Years ago, Aaron was relatively new to Saskatoon. Perplexed by his new local music scene, we discussed whether Saskatoon was where music came to die or where music lived forever. I think this was in reference to Glass Tiger or Gowan or Loverboy or someone, but we could have had the same conversation about Collective Soul as well.
Collective Soul is a bit of a phenomenon. A radio-friendly rock group from the mid-90s, they have proven remarkably enduring and beloved in Saskatoon with a string of sold-out shows. Legend has it that they’ll even fly into Saskatoon, do one show, and fly back home, just because they’re guaranteed to get a great reaction. Case in point: they sold out this show and added a second date.
We go way back, Collective Soul and I. I liked them a fair bit when they were first popular. Then they disappeared for a few years due to problems with their label or management or something. They came back with an album and single called Precious Declaration; I was quite excited for this, but wound up unimpressed with what was delivered, and, well, we went our separate ways after that. But I always had a bit of a soft spot for them, so when Dave asked if I wanted to go, he didn’t find it too hard to talk me into it. Mostly because he offered to pay for the ticket.
Our tickets were for the sold-out Friday night show. The second show was added for the night before. Because the new show was on a work night, they announced that the doors would open at 7:00 and the show would start at 8:00. Foolishly, we thought that the same times would apply for our show as well. With the show at Centennial Hall, we decided to hit Midtown and wander around before heading over. It turned out that there wasn’t much to see at Midtown, so we wound up at Centennial at 7:00 – just in time for the doors to open! – and stood in line for an hour. This gave us plenty of time to people-watch. It was an eclectic mix of university students, farmers, young punk kids, and forty-year-old women in sparkly shirts.
It was a long time in line, but to the credit of the venue, the doors opened right on time (not the time we thought it was supposed to be, but the time the tickets said), they got people inside in a hurry, and they didn’t let latecomers sneak in front. It was quite well-organized, which is both appreciated and rare.
Once inside, we had another hour to wait before the opening act, which was Jonas. Jonas appeared to be the name of both the band and the lead singer. I had never heard of these guys before, but the lead singer sure acted like he thought he was a big rock star. Dancing and hollering and posing and preening and holding the mic out to the crowd to yell along. He had energy, I’ll give him that. Struggling for a way to describe their music, I decided that they sounded a lot like Wide Mouth Mason, if a worse singer was singing worse songs. Then the lead singer introduced the band, and the bass player was none other than Earl Periera from Wide Mouth Mason. So that explains that.
The evening’s best moment was right at the start. Collective Soul has what sounds like religious undertones to their music, so Dave and I had been debating whether or not they counted as a Christian rock band. When Jonas took the stage, the singer yelled “Are you ready for a rock and roll party?” Everyone cheered. Dave leaned over to me and said “But first, a few words about Jesus.” “AWWWW SHIT,” yelled the singer. We decided that these might have been the most hilarious words about Jesus ever. Later on, the singer yelled “SHIT DAWWWG” for no apparent reason, and we figured that those would have been even better words about Jesus.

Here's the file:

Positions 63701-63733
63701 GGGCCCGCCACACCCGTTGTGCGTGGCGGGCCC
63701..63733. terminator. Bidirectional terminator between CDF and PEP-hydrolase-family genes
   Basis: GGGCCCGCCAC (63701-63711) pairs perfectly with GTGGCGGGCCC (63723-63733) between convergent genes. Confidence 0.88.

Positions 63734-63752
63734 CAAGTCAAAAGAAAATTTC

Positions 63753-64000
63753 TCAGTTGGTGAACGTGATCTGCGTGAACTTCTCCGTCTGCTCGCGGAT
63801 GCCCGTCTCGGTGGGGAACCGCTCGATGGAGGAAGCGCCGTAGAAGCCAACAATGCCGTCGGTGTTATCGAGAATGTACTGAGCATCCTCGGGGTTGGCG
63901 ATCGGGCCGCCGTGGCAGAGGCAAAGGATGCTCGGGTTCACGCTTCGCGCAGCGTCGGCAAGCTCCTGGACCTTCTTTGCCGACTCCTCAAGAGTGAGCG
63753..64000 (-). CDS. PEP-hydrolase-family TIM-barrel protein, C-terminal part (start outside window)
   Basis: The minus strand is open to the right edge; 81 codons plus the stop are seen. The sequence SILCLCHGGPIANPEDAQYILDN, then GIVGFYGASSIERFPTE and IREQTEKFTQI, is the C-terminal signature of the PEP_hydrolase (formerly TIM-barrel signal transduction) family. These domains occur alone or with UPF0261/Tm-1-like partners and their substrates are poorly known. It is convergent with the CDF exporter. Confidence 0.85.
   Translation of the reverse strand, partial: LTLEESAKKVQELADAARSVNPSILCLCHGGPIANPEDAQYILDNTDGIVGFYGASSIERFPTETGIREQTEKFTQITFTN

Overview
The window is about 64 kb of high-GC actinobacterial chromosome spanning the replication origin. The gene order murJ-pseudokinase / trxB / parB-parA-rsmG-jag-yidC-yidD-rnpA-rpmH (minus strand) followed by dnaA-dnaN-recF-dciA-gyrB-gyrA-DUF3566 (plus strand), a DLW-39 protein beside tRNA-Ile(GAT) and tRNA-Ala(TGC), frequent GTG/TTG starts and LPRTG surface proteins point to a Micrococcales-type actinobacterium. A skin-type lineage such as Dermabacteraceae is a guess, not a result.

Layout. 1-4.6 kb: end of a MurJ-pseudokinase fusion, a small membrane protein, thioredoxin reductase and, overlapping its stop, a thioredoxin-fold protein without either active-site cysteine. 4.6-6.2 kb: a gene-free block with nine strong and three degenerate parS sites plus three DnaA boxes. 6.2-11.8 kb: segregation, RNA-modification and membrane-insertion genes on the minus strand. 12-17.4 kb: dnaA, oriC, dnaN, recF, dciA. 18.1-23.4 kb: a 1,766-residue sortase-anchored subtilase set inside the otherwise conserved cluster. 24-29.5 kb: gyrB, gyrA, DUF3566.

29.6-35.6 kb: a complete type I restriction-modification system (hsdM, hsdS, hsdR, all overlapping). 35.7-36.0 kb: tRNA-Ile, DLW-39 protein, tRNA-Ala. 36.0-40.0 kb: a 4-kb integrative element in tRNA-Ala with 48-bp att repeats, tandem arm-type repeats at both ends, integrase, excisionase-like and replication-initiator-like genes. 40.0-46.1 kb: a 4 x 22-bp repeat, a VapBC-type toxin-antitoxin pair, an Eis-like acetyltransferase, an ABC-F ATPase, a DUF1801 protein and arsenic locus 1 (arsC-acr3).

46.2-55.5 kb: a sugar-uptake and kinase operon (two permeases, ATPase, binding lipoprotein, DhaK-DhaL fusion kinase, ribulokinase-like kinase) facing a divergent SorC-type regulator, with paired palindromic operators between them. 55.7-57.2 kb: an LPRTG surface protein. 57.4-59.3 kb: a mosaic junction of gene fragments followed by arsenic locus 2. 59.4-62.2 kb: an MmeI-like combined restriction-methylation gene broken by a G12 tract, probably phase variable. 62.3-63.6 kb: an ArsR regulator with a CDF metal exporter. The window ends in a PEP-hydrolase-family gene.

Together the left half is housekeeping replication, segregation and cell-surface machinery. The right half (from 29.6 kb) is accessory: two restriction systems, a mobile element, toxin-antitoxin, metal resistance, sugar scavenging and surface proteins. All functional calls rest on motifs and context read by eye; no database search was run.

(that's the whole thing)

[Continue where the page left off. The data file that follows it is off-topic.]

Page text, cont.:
All in all, they were perfectly tolerable but nothing that I’d go out of my way to see again. They’re no Wide Mouth Mason.
Some DJs from the local rock station came out between sets. One of them said a dirty word in order to demonstrate that he wasn’t a corporate shill. These were three of the most annoying people I’d ever heard and three of the most unattractive people I’d ever seen. They said that Collective Soul would take the stage in only ten minutes time, so we can add “inability to tell time” to their list of flaws.
When Collective Soul finally did show up, they were pretty good, made better by the sold-out devoted crowd. Really, there were no surprises, apart from some random AC/DC riffs stuck in the middle of one of their new songs. Some people actually seemed to recognize that new song. I did not. Most of the old singles (Gel, Shine, Better Now, Precious Declaration, The World I Know – pretty much what you’d expect) got great reactions and most of the new songs got very little reaction. I did react when the lead singer stepped back and let the (guitarist? bassist?) sing lead for one song. Specifically, I reacted by leaning over to Dave and saying “wow! He’s really awful!” Dave agreed.
Do people bodysurf to Collective Soul in other cities? Do people normally bodysurf to Collective Soul? Do people even bodysurf at all anymore? I have no answers to these questions. I do know the answer to “who is the best human being ever,” for that man was at Collective Soul. Little tiny man, bowl cut in the front, mullet in the back, giant glasses, tiny mustache.
So yeah. It was a pretty good show. I really don’t have a lot to add. Everyone knew what they’d be getting and they were ridiculously appreciative for it. If you missed the show, I’m sure they’ll be back every six months from now until the end of time. I don’t think I’d go see them every time they were in town, but you could find a lot worse ways to spend a Friday night, especially if you can con someone else into paying your way.